An Application Load Balancer (ALB) is a type of load balancer provided by AWS that functions at the application layer i.e. Layer 7 of the OSI model. ALBs are used to route traffic based on the content of the request to the appropriate target group.

In this article, we will look at the best practices to secure your Application Load Balancer.

Use HTTPS Listener

Only forward HTTPS traffic to your target group. Enable HTTP to HTTPS redirect for your ALB so that you can continue serving HTTP traffic securely.

Use Amazon Certificate Manager (ACM)

ACM should be used to provision and manage SSL certificates. ACM integrates directly with AWS ALB and also manages the auto-rotation of these certificates. ACM greatly reduces the management overhead associated with SSL certificates. Another reason to use ACM is that it is free.

Separate ALB & Target Group

Run your internet-facing ALB in a public subnet and your application servers (target group) in a private subnet. Security groups should be used to enable connectivity between the load balancer and the servers. E.g. Your target group’s security group should allow inbound traffic from the load balancer.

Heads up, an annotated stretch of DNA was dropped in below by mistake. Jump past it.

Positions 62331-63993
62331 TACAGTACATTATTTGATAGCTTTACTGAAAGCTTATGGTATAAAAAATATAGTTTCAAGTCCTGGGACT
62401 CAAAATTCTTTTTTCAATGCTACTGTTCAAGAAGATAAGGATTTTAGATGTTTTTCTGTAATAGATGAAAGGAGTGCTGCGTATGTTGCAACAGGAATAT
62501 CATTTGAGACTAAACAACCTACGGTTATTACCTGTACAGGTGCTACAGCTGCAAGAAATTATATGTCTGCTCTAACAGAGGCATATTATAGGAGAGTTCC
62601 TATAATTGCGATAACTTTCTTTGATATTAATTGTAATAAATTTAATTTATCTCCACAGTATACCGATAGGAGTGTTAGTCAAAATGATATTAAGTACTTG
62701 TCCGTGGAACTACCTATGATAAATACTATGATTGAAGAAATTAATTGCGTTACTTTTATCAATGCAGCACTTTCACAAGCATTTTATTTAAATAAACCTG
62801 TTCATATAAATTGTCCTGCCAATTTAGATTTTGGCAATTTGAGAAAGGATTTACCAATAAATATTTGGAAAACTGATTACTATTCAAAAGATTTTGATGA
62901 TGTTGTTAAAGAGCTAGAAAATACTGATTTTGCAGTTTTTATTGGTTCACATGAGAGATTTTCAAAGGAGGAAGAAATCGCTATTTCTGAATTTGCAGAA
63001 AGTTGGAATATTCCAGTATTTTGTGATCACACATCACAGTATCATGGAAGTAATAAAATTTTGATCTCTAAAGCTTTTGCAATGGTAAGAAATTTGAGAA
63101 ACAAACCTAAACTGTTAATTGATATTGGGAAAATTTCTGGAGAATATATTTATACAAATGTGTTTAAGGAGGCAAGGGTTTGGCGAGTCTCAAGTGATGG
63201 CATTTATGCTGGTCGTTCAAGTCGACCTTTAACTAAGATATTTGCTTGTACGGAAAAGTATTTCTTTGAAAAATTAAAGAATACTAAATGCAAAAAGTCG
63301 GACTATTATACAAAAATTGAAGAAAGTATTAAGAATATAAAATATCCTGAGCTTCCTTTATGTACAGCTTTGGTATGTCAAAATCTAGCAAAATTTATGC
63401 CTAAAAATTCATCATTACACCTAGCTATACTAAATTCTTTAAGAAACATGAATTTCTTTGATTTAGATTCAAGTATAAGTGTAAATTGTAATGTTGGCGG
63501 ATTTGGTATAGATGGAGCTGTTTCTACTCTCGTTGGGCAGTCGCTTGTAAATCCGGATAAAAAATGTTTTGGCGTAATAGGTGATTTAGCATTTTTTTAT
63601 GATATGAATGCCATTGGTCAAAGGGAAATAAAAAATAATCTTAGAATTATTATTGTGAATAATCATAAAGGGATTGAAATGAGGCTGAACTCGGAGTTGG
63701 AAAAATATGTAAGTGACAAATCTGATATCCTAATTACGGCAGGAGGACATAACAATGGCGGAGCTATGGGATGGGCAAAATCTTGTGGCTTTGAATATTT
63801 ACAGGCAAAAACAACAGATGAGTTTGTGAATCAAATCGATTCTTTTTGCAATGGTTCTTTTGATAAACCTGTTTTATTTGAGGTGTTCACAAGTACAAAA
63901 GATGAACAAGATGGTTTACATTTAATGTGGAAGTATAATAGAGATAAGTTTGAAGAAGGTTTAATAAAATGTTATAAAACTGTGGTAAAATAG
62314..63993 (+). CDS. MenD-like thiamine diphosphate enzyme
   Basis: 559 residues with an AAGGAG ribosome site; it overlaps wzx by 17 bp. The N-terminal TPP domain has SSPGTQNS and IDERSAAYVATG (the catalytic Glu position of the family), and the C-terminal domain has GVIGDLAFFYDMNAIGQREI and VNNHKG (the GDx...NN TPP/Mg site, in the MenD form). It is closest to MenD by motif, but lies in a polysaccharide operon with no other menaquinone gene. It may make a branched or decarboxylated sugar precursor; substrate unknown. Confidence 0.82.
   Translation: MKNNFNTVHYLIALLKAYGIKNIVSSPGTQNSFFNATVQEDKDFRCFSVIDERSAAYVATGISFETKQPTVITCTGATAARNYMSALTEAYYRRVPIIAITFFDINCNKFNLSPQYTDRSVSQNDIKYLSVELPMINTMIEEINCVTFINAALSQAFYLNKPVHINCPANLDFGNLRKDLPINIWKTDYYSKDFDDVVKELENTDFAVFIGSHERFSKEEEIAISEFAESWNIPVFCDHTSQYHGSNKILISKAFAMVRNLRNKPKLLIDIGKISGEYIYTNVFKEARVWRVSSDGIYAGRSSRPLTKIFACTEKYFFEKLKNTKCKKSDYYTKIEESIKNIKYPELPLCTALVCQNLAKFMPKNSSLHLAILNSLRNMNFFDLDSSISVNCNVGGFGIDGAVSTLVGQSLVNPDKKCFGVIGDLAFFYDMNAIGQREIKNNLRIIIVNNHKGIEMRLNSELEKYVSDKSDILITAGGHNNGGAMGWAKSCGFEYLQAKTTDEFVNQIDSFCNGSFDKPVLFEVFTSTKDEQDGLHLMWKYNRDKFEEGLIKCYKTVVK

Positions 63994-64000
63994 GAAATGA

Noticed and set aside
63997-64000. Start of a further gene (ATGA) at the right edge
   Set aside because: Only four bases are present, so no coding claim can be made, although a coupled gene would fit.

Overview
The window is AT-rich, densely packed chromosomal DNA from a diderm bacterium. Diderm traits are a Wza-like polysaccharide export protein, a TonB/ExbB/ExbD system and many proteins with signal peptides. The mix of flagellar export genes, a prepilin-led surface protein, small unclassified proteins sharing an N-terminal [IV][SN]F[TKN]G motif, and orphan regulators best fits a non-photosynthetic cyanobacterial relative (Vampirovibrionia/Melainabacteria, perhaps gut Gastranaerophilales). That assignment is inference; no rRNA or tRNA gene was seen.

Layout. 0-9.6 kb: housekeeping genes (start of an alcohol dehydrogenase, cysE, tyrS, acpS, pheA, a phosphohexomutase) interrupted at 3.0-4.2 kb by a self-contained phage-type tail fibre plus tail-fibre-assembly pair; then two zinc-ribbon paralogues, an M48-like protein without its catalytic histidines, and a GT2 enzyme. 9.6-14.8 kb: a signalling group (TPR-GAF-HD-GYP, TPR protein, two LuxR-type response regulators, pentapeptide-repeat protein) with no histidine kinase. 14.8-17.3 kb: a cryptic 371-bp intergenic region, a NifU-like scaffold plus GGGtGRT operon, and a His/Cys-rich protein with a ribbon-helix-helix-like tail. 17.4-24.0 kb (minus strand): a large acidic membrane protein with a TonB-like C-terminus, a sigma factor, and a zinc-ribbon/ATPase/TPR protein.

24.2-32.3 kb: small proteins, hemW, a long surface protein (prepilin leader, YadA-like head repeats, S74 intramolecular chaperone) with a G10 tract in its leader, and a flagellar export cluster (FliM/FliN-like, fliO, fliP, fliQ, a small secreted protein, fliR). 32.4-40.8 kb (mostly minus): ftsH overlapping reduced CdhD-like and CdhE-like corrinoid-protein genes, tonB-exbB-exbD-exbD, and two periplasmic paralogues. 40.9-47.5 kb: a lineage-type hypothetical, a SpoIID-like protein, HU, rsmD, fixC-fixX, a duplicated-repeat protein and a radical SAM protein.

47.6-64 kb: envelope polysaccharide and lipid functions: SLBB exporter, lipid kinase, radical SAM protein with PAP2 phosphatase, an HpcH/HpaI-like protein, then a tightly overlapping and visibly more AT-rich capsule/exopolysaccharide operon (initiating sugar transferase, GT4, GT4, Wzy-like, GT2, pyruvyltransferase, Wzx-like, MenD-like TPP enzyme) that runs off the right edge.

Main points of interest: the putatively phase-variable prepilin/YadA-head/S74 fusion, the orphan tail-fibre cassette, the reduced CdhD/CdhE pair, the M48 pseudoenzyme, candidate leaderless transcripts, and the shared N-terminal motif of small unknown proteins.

The primary reason to keep your application servers in a private subnet is to prevent any unintended access to your application servers.

Integrate AWS Web Access Firewall (WAF)

AWS WAF integrates with ALB and can be used to protect your application against attacks like DDoS, SQL injection, cross-site scripting, etc. Any malicious requests are blocked at the load balancer itself and thus preventing these requests from reaching your application.

Access Logs

Enable Access Logs for your ALB. Access logs capture detailed information about requests received by the load balancer that help in debugging later.